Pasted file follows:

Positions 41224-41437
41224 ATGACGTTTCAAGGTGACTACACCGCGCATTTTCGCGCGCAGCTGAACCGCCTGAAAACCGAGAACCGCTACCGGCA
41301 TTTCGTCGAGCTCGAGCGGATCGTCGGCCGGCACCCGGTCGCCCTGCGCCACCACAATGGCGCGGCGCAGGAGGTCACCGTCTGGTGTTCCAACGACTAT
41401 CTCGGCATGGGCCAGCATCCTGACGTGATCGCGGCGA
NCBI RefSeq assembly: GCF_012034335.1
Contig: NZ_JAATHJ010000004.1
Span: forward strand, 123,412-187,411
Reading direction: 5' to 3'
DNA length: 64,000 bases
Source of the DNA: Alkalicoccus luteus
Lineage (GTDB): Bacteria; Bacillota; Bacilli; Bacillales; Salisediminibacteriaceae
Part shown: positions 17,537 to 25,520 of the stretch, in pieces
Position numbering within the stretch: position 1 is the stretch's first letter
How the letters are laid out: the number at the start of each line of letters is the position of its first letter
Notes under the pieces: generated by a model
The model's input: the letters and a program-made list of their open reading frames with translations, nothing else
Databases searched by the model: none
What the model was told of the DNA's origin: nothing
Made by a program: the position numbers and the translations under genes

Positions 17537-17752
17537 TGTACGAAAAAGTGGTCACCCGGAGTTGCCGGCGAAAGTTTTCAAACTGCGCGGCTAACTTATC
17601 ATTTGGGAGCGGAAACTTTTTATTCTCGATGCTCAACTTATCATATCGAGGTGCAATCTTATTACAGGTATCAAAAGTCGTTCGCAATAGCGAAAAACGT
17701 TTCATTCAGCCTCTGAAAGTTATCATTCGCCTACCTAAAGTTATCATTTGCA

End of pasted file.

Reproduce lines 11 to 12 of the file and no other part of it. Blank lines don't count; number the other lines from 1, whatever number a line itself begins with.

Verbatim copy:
Lineage (GTDB): Bacteria; Bacillota; Bacilli; Bacillales; Salisediminibacteriaceae
Part shown: positions 17,537 to 25,520 of the stretch, in pieces